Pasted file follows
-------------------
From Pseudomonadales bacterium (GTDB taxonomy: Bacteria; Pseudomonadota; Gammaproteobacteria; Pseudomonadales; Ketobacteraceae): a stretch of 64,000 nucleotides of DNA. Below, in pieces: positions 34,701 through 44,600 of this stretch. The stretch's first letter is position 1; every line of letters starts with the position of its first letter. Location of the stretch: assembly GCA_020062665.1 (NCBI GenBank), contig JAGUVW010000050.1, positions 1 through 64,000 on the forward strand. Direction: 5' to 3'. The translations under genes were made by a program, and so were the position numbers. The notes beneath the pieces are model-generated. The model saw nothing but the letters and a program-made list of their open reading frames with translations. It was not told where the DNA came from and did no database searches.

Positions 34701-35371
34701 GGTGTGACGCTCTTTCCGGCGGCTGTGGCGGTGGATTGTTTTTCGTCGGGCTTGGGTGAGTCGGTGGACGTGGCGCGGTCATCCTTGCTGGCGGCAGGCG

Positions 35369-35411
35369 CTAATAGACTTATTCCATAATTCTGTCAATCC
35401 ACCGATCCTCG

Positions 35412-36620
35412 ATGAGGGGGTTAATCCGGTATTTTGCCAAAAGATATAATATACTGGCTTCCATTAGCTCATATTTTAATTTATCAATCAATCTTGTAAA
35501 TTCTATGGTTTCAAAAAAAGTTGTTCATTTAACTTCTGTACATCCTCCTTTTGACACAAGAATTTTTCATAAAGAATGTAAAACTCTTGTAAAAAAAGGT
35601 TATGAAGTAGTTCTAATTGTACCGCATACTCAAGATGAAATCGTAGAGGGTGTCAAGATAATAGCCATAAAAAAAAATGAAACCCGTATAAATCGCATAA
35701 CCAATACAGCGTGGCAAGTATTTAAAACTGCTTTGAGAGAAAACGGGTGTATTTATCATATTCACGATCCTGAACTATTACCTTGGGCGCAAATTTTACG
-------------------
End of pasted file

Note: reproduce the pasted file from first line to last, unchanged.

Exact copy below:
From Pseudomonadales bacterium (GTDB taxonomy: Bacteria; Pseudomonadota; Gammaproteobacteria; Pseudomonadales; Ketobacteraceae): a stretch of 64,000 nucleotides of DNA. Below, in pieces: positions 34,701 through 44,600 of this stretch. The stretch's first letter is position 1; every line of letters starts with the position of its first letter. Location of the stretch: assembly GCA_020062665.1 (NCBI GenBank), contig JAGUVW010000050.1, positions 1 through 64,000 on the forward strand. Direction: 5' to 3'. The translations under genes were made by a program, and so were the position numbers. The notes beneath the pieces are model-generated. The model saw nothing but the letters and a program-made list of their open reading frames with translations. It was not told where the DNA came from and did no database searches.

Positions 34701-35371
34701 GGTGTGACGCTCTTTCCGGCGGCTGTGGCGGTGGATTGTTTTTCGTCGGGCTTGGGTGAGTCGGTGGACGTGGCGCGGTCATCCTTGCTGGCGGCAGGCG

Positions 35369-35411
35369 CTAATAGACTTATTCCATAATTCTGTCAATCC
35401 ACCGATCCTCG

Positions 35412-36620
35412 ATGAGGGGGTTAATCCGGTATTTTGCCAAAAGATATAATATACTGGCTTCCATTAGCTCATATTTTAATTTATCAATCAATCTTGTAAA
35501 TTCTATGGTTTCAAAAAAAGTTGTTCATTTAACTTCTGTACATCCTCCTTTTGACACAAGAATTTTTCATAAAGAATGTAAAACTCTTGTAAAAAAAGGT
35601 TATGAAGTAGTTCTAATTGTACCGCATACTCAAGATGAAATCGTAGAGGGTGTCAAGATAATAGCCATAAAAAAAAATGAAACCCGTATAAATCGCATAA
35701 CCAATACAGCGTGGCAAGTATTTAAAACTGCTTTGAGAGAAAACGGGTGTATTTATCATATTCACGATCCTGAACTATTACCTTGGGCGCAAATTTTACG